A plaque remaining from the Big Apple Night Club at West 135th Street and Seventh Avenue in Harlem.

Above, a 1934 plaque from the Big Apple Night Club at West 135th Street and Seventh Avenue in Harlem. Discarded as trash in 2006.

Recent entries:
“As I get older, I remember all the people I’ve lost. Maybe a tour guide career wasn’t for me” (8/17)
“You should get an employee discount for using self-checkout in a store” (8/17)
“I felt bad, but then I installed a new version of office. It improved my outlook” (8/17)
Entry forthcoming—B.P. (8/17)
Entry forthcoming—B.P. (8/17)
More new entries...

A  B  C  D  E  F  G  H  I  J  K  L  M  N  O  P  Q  R  S  T  U  V  W  X  Y  Z


Entry from September 27, 2014
Jolly Green Giant (McGraw-Hill Building)

The McGraw-Hill Building (330 West 42nd Street in Manhattan) was completed in 1931 and is known for its exterior of blue-green terra-cotta ceramic tiles, alternating with green-metal-framed windows. The building was nicknamed the “Jolly Green Giant,” cited in print since at least 1969. (The Jolly Green Giant is the famous mascot of Green Giant frozen and canned vegetables.)

McGraw-Hill publishers moved to 1221 Avenue of the Americas in 1969.


Wikipedia: 330 West 42nd Street
330 West 42nd Street is also known as the McGraw Hill Building. The original McGraw-Hill building was located at 469 Tenth Avenue. This second McGraw-Hill building, on 42nd Street (33 stories, 485 ft / 148 m) was completed in 1931, the same year as the completion of the Empire State Building. The architect was Raymond Hood. The exterior walls of the building are panels of blue-green terra-cotta ceramic tiles, alternating with green-metal-framed windows, with a strongly horizontal orientation. The building was the only New York building shown in the influential International Style exhibition in 1932, and it has also been cited as a landmark of Art Deco design.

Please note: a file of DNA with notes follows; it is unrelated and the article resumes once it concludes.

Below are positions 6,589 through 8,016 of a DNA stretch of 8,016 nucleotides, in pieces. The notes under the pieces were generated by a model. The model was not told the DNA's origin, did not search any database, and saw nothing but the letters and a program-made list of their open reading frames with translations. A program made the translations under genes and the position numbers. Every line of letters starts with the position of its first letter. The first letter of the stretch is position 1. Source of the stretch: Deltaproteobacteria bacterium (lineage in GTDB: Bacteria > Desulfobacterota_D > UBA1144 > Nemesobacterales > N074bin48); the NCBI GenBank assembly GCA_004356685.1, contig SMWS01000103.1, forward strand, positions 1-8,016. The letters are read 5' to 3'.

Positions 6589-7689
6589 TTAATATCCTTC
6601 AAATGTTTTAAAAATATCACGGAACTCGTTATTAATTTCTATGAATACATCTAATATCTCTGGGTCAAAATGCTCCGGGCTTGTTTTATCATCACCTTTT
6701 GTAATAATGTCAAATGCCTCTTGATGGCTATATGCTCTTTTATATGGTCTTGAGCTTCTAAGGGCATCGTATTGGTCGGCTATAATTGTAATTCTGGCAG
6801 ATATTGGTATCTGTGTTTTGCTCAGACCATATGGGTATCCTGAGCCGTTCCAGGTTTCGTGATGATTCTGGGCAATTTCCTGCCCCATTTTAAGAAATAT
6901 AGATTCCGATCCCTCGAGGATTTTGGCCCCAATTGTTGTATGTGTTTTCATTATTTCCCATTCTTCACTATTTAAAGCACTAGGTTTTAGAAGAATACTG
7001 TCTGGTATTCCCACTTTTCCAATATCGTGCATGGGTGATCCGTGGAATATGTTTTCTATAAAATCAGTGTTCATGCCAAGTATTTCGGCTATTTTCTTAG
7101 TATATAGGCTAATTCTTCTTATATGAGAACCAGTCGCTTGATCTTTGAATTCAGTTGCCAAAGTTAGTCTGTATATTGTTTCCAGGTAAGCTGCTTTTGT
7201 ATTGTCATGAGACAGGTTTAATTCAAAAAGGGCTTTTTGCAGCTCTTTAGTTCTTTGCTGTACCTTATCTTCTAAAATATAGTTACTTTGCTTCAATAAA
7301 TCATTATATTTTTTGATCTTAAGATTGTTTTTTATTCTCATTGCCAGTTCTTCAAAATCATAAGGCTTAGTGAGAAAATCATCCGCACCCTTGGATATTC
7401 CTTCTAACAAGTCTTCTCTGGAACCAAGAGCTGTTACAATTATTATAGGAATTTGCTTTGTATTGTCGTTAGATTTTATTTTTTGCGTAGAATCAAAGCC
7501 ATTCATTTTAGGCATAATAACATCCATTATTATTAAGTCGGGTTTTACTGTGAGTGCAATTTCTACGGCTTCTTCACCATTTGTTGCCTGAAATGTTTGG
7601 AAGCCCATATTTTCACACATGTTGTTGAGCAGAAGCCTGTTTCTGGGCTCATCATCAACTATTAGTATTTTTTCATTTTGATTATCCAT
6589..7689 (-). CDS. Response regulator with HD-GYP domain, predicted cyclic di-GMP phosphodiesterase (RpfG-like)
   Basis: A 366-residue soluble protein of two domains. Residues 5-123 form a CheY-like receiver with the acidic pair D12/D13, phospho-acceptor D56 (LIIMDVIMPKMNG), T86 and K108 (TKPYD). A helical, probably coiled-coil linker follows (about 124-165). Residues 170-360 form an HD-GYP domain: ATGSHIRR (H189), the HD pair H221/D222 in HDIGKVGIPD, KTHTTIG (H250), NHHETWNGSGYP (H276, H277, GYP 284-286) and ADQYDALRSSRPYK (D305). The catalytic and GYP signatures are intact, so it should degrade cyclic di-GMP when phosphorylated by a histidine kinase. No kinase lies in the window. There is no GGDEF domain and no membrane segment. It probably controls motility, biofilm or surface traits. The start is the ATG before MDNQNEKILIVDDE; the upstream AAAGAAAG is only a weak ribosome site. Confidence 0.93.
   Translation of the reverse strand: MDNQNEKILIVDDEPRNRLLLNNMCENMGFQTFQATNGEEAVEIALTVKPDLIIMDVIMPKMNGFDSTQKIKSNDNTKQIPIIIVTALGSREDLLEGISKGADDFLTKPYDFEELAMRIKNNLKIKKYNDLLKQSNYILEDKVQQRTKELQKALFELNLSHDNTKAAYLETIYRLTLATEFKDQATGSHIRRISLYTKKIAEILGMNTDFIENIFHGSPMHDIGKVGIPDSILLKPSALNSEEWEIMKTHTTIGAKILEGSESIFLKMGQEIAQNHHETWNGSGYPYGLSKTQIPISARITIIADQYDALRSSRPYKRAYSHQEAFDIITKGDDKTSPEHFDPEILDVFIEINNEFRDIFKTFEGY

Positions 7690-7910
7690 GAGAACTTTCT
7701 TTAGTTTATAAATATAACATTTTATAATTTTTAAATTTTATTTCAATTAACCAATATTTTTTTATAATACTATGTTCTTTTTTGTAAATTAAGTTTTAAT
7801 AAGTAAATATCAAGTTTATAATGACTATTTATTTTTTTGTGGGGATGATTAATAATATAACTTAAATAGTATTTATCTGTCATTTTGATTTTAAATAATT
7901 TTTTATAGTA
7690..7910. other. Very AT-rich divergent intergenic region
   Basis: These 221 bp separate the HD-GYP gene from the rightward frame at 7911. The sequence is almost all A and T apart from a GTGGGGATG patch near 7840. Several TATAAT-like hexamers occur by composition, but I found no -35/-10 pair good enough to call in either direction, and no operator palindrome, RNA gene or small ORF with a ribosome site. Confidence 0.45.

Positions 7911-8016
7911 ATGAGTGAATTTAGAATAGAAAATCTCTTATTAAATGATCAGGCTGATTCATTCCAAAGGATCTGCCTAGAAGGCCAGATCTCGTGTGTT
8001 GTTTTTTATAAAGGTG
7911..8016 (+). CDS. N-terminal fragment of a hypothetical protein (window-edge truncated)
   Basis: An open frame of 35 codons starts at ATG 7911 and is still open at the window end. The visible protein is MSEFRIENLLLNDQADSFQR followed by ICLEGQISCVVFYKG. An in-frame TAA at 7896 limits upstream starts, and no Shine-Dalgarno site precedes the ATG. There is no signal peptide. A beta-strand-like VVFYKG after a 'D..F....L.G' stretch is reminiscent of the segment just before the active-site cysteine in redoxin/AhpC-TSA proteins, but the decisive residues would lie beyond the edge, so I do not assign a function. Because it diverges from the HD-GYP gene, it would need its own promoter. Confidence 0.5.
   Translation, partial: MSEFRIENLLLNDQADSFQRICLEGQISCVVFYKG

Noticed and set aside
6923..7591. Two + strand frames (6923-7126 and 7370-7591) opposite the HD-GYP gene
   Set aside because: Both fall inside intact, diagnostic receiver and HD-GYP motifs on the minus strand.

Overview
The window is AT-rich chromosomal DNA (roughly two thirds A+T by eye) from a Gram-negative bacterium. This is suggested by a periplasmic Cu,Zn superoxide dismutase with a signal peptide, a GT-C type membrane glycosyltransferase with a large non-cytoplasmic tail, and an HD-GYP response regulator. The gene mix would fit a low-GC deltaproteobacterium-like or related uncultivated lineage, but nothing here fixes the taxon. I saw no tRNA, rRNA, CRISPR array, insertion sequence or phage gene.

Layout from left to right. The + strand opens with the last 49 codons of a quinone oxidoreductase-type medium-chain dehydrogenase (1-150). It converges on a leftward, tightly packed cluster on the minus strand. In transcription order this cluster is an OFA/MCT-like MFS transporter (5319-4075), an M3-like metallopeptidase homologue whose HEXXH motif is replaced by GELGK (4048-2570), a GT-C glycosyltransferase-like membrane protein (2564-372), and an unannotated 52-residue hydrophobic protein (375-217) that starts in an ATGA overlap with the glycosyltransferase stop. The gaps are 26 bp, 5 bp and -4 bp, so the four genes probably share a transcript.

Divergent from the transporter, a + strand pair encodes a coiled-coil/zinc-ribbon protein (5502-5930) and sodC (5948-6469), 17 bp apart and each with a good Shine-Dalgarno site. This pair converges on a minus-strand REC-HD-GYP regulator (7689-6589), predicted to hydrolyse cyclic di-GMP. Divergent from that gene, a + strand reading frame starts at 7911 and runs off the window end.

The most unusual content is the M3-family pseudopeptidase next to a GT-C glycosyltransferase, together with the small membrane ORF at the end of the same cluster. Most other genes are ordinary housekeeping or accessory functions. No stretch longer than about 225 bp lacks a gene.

23 November 1969, Sunday World-Herald (Omaha, NE), Magazine, pg. 39, col. 3:
‘Green Giant’
In New York publishing circles, McGraw-Hill & Company is known as “The Jolly Green Giant” and with reason. The firm is now building a 51-story skyscraper to house its operation. Formed in 1931, the giant is now one of the world’s largest book firms.

Google Books
The Landmarks of New York
By Barbaralee Diamonstein
New York, NY: Abrams
1988
Pg. 367:
Sometimes affectionately referred to as the “jolly green giant,” the McGraw-Hill Building is one of New York’s great modern buildings, and one of the very few structures in the city to have been included in Henry Russell Hitchcock and Philip Johnson’s 1932 exhibition, “The International Style.”

flickr
Taken on July 4, 2007
Wally Gobetz
NYC - Hell’s Kitchen: McGraw Hill Building
330 West 42nd Street, also known as the McGraw Hill Building, was completed in 1931 to the design of Raymond Hood, replacing the original McGraw-Hill building located on 10th Avenue. The 33-floor, 485-foot art deco tower, nicknamed “The Jolly Green Giant”, features exterior panels of blue-green terra-cotta ceramic tiles, alternating with green-metal-framed windows, with a strongly horizontal orientation.

Rotating Coupler
SUNDAY, FEBRUARY 15, 2009
Favorite Buildings - McGraw-Hill Building
McGraw-Hill Building
New York City -1931-
The McGraw-Hill Building or aka “Jolly Green Giant” for the era that it was built was a very radical choice in colors.  It is clad in a turquoise green terra cotta, the same color is used on a smaller Art Deco building in Los Angeles that I may also post on.  Art Deco is one of my favorite styles of architecture and I will finally use it on my next structure.

McGraw-Hill no longer resides in this building but like the Chrysler Building it still carries the moniker it was born with. 

Google Books
Muslims and American Popular Culture
Edited by Anne Rypstat Richards and Iraj Omidvar
Santa Barbara, CA: ABC-CLIO, LLC
2014
Pg. 300:
A twentieth-century example of an Islamic-influenced commercial structure found in the same area is the McGraw-Hill building, called the “jolly green giant” due to its bluish-green terra cotta bricks, unprecedented at the time it was built.

Posted by Barry Popik
New York CityBuildings/Housing/Parks • Saturday, September 27, 2014 • Permalink